CD Review: JOHNNY GREENWOOD – There’s Still A Country Boy In Me


There’s Still A Country Boy In Me

Still A Country Boy In Boy – The Ballad of Forby Sutherland – How You
Goin’ Mate – Roses And Crinolines – The Rescue From Beaconsfield Gold
Mine – Mum And Dad’s Waltz – My Old Australia Home – A Beautiful Place –
Rolling Waggons – A Satisfied Mind – When The Brisbane Wattle Blooms
Again – Springtime In The Valley – Charlie’s Dream – She Was Happy Till
She Met You

Just when I despair that ‘country’ music has reached the end of
it’s road, along comes a super good very real ‘country’ artist who still
puts the words and music together to create once again a super ‘true’
country album.  Johnny Greenwood is one of Australia’s most appreciated
and famous ‘real’ country artists.  His use of fiddle and steel guitar
makes it a super experience to hear something ‘real’ again.  The very
first song sets the stage for all the following songs on this album. 
Johnny surely does a good job putting words on paper to demonstrate his
incredible appreciation for ‘country’ music.  All of the following songs
follow the same recipe for music making in a definite ‘genre’ of music
that is rapidly disappearing in America, but is still alive and well in
Australia.  Mr. Greenwood used some of the best musicians I’ve heard
doing this ‘kind’ of music.  Steve Sparrow is the mover and shaker
performing on acoustic and electric guitar, bass, drums, harmonica and
backing vocals.  Add Hugh Curtis on fiddle and mandolin and you have the
beginning of a super ‘real’ country session.  Add Ray Cullen on the
pedal steel guitar and you have the backbone of the music, but if you’re
still not sure, add Gary Vann on banjo.  Nicely produced and certainly
makes the music called ‘country’ today, nothing more than robotic music
for the money changers.  Not so with Johnny Greenwood, historical
significance is still important to him.  Listen to “The Ballad of Forby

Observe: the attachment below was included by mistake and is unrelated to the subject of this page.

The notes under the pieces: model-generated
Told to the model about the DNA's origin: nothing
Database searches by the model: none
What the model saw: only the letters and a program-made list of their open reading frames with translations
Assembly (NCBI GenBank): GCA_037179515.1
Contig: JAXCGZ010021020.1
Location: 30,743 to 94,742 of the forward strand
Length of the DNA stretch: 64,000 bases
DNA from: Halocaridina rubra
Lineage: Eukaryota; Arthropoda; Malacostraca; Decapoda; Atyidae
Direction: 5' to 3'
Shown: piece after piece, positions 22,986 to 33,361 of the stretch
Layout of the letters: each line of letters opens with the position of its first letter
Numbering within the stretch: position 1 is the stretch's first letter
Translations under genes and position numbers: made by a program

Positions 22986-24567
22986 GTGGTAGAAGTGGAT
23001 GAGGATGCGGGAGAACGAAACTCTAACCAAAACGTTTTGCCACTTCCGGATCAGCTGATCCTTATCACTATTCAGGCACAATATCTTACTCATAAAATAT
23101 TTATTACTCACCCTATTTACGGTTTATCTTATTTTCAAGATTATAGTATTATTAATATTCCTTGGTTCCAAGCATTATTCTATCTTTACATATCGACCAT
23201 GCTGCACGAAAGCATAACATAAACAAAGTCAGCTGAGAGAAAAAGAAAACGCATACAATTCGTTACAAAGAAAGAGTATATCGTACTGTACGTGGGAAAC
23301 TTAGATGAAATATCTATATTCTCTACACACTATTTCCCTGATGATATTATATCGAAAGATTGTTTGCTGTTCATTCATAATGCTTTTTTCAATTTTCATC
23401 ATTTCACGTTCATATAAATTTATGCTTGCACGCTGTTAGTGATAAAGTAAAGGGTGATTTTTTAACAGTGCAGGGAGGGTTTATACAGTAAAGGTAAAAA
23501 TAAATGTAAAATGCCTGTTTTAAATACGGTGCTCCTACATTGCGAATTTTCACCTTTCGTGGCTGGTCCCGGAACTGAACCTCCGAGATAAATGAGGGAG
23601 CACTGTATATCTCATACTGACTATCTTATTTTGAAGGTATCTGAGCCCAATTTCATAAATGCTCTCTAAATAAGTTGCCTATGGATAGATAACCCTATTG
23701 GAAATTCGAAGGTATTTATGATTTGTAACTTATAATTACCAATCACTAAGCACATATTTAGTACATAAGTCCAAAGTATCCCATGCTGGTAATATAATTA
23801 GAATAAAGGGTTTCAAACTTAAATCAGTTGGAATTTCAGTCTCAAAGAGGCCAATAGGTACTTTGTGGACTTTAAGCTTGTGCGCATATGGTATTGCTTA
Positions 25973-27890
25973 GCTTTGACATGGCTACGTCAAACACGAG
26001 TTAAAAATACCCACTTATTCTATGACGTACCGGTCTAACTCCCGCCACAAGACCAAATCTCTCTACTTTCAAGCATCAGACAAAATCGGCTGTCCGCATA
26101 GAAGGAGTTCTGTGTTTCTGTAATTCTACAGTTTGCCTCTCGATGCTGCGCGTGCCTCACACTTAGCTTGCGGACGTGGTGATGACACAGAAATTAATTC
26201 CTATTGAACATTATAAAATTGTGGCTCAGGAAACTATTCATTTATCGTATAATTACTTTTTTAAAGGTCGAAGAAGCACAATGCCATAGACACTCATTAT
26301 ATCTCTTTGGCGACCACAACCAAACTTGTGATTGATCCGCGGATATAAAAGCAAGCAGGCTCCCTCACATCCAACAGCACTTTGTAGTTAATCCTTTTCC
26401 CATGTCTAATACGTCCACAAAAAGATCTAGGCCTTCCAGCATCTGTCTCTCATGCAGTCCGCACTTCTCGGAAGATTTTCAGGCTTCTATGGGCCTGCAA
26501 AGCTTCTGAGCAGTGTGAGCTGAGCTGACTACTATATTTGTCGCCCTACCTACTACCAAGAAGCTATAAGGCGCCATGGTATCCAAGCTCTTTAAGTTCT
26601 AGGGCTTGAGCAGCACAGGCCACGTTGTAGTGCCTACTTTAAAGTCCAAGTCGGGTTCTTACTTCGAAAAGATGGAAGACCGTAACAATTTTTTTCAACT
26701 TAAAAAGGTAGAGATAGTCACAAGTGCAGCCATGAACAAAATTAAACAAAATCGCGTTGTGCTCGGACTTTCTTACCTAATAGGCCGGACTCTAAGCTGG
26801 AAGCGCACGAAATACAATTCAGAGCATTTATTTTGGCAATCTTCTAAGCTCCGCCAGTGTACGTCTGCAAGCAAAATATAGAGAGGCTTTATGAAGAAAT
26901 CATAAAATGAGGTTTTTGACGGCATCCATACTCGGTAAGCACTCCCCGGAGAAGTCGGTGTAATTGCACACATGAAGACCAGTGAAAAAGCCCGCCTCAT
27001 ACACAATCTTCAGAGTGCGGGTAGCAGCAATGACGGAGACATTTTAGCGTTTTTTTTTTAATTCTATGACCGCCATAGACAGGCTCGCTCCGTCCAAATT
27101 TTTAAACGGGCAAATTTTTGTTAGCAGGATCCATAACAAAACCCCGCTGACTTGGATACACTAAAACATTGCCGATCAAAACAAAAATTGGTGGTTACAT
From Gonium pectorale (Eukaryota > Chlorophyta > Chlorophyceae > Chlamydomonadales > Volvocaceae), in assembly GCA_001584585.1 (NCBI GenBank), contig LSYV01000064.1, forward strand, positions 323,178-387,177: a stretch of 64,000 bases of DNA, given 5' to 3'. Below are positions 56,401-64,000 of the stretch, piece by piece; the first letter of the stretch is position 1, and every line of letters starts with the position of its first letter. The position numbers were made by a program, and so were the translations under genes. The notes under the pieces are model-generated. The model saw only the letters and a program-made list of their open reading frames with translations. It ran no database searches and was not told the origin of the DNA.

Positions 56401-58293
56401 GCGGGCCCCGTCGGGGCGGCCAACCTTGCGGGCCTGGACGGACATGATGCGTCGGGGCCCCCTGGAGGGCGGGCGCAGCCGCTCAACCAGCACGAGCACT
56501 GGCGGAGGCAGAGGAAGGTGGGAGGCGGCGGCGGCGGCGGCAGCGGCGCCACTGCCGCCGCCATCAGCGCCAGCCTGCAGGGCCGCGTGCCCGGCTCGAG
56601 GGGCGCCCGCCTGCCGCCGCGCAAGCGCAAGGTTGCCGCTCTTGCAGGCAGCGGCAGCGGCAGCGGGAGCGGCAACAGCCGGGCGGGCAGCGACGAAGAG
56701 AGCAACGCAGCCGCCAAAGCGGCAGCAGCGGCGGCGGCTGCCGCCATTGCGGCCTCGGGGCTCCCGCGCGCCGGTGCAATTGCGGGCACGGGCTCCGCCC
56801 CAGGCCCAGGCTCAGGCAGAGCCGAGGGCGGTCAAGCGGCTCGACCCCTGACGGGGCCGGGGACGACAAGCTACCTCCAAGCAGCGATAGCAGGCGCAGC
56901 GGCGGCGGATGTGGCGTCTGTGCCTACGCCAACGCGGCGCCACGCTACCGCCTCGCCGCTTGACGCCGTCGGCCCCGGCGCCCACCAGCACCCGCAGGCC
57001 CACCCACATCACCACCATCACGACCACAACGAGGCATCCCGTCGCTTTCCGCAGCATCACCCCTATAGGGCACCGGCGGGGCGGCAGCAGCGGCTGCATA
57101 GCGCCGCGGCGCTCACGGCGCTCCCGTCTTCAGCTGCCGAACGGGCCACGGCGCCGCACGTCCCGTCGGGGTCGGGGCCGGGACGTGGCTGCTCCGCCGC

Sutherland” and you’ll quickly learn about the seaman on Captain Cook’s
‘Endeavor” who died at Botany Bay, the first white man to be buried in
Australia.  This album is one of Johnny’s early recordings, his 15th,
but only recently put out on CD,  What a treat for fans of ‘real’
country music.  This particular album is chock full of great
‘Australian’ historical heritage, right down to the “How Ya Goin’ Mate”
definitely an Australian ‘country’ song.  A recent survey in America
reveals that 17% of those polled listen to ‘pop’ music, and then it goes
on to list other favorites like rap, classical, jazz, etc., ‘country’
music is not even on the list, so much like politics today in America
today , it all depends on who you ask, and this poll is like all the
others, very false and untrue, especially if it does not even ‘list’
country music as being listened to at all.  Not the same in Australia,
where they still appreciate the ‘makings’ and ‘doings’ of creating some
‘real’ country music.  My dream, most of my life, has been to appear at
Tamworth at their great country gathering.  So since that is highly
unlikely, I will forward this Johnny Greenwood excellent ‘country’ CD to
the Rural Roots Music Commission.  I already know what their opinion is
going to be, so there it is… music is still country.  And by
the way, Johnny is a great yodeler too, “Rolling Waggons” written by
Les Wilson is a perfect example of perfect ‘country’ music.

RECORD REVIEW BY BOB EVERHART, President, National Traditional Country Music Assn. for Country Music News International

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